I kinda dabble with C++ but, to be honest, I don't really actually use nor like it. I use Python for some quick exploit development. PowerShell is a bit rare, don't really know it that well. Hardly use x86 Intel assembly to write but it comes in handy for developing specific malware functionality as well as solving some CTF challenges. I've been studying Rust for the past month and it's pretty good so far so I'll switch to using that as default hopefully.
Browser: Firefox, C/C++ Windows development: Microsoft Visual Studio, Other languages/development: VS Code, Text editor: Sublime Text, Disassembler: IDA Pro, Debugger: x64dbg/Windbg, Windows command line tool: Cmder/PowerShell
Got any fun gadgets or cool hardware?
I'd like to say yes but I'm not that interested in hardware. Basic lock picks are really all I have after I got into that phase. I'm a software kinda person.
Ah, a common hacker hobby. Before we move on to our last section, do you have any hobbies or interested outside infosec?
Besides the basic stuff like listening to music 24/7 and watching movies, I would like to say cruising around on my penny board but it seems like friends don't have time for that anymore. I actually started escape rooming recently and it's very fun and challenging. Got a 100% win rate (2/2) for that so far. Can't break the streak now.
Come out to CO sometime and we can cruise! Alright, our last section focuses on the 0x00sec community. First, how’d you find this place?
I was originally on Null Byte but when the riots happened, pry0cc and friends founded this place. I am one of said friends.
As one of the first members, how’s it been watching the community grow?
It's exciting to see it expand and get exposure on a variety of different places like other forums, Twitter, Reddit, even friends over at my uni's security club know of it. At first I was skeptical but I think we've made it. I'm super proud of it and happy. I like to check the user count every so often. I think we were at 3000 at the beginning of last year and right now it's... 5715!
Do you have any advice for up-and-coming hackers here at 0x00sec?
Though I don't really consider myself a "hacker," nor do I claim to know how to become one, I do have some things to say. There's no secret formula to it unless you have some natural talent for it. Either way, it's no different than becoming anything else. You read, understand, practice, repeat. Start from the boring basics and theory, everyone has to go through it but once you hit the top of the roller coaster, it's all worth it. As I said before, hoard all the resources you can and read it all. I see a lot of people complain that resources are old, so what? That's where it all started, the fundamentals. We didn't come to build rockets flying into space from nothing. So learn it anyway, it's great if you're a beginner, and it might be worth something. Maybe you'll discover a new technique or learn something you didn't know. Don't be discouraged by all the new things happening, fancy exploitation protection mechanisms, next-gen, machine learning AV, etc. You'll get there eventually, you just gotta grind like everybody else. When you think you've understood a concept I'd recommend trying to teach it to others. If you can teach it, then you know you've learned it. Lastly, venture out of your comfort zone and push boundaries. You won't get anywhere sitting comfortably in the corner.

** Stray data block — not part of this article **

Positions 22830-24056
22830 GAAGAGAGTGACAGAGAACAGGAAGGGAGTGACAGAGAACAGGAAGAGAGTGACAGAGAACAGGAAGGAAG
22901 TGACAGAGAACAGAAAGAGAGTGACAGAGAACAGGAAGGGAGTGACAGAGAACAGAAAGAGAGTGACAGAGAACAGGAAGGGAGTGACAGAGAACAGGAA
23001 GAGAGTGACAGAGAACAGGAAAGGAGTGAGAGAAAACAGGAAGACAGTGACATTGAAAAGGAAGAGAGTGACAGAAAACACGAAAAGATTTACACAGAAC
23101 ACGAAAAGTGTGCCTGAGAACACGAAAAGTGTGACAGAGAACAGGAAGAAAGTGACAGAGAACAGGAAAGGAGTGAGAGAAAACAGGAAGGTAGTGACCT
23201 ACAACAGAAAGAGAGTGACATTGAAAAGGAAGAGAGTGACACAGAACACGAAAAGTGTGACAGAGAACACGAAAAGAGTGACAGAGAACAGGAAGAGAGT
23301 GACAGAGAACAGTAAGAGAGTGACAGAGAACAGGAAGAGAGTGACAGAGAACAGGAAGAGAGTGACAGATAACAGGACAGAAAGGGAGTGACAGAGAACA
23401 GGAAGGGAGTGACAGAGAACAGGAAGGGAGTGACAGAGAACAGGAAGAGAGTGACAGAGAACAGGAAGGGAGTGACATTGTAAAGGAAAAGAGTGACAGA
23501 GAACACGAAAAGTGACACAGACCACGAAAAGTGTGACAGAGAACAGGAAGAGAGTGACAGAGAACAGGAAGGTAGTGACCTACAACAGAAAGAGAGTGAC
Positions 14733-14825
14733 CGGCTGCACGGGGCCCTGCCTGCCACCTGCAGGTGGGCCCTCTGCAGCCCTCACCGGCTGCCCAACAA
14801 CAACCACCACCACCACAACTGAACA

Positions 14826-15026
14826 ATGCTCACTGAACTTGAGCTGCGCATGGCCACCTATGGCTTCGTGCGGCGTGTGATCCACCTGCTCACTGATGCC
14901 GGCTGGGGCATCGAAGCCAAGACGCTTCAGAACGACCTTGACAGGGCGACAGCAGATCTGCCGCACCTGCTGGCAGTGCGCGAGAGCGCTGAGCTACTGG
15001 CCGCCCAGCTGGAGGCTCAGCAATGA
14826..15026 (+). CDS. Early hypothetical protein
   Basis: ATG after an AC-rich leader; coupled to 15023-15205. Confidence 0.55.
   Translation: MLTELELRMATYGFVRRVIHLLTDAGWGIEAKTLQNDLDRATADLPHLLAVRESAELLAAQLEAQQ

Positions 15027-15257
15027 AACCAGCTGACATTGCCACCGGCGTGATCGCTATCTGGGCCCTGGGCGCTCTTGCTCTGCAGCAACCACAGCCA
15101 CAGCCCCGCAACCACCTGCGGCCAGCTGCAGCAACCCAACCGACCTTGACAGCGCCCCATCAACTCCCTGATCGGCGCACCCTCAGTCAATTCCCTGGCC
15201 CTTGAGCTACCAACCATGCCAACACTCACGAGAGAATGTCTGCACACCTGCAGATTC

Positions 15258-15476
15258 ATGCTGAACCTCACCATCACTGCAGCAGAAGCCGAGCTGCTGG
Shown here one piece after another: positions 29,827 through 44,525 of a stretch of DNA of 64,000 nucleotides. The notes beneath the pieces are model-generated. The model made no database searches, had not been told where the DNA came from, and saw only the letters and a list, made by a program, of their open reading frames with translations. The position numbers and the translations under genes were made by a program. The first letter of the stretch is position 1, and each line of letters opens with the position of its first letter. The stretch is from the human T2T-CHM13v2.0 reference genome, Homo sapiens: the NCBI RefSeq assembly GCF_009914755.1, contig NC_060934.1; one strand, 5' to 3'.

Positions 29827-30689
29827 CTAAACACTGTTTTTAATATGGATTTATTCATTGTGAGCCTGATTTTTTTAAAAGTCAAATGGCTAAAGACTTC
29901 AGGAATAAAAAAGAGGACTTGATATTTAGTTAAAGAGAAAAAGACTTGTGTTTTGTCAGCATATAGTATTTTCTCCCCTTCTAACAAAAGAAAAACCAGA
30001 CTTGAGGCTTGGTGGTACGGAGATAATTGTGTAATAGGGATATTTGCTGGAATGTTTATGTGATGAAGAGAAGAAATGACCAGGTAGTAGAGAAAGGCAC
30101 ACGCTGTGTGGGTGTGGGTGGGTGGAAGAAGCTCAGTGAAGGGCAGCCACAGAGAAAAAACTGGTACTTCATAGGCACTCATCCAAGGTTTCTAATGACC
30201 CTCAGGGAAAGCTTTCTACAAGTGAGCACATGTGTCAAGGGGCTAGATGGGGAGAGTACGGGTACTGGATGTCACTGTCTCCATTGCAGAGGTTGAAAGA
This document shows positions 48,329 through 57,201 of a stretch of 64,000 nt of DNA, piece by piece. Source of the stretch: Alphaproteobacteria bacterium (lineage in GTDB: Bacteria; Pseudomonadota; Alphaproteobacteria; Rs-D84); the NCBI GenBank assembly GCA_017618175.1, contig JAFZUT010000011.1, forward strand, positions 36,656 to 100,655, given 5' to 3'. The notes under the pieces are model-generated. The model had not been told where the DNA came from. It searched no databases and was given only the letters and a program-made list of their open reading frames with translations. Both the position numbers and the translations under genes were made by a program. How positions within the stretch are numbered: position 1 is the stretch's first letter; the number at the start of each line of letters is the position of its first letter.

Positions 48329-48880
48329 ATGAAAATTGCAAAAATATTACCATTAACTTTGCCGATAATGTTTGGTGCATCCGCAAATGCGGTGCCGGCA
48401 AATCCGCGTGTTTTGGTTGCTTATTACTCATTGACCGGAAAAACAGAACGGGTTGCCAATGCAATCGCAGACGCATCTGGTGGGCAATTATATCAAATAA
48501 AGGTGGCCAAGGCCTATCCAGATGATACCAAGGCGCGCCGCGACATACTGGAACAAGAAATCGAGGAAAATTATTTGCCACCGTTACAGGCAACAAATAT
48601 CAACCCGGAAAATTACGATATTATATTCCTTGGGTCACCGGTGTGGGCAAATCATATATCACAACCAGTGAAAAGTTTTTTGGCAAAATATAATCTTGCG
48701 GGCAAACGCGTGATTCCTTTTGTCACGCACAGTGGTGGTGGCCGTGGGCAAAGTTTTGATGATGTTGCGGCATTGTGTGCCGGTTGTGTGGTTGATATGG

Great stuff there, man. Anything else you’d like to say to the community?
I'd like to thank the founders of this place for providing me a platform where I can push out educational content. pry0cc, especially, for toughening it out over the many years to manage this place with fraq. ricksanchez, the absolute God-tier warden, for keeping this super clean and tidy. Every other contributor to the forums deserve praise as well. Every time someone pushes out great resources I get a little bit excited because I know 0x00sec takes one step closer to recognition in the infosec community and becoming something even greater than ourselves. Super proud of everyone, thank you all!
Alright, last question before I let you go. What HEX color is your “hat”?
Nice. Thanks so much dtm!
Thank you too for these interviews!
You know what to do!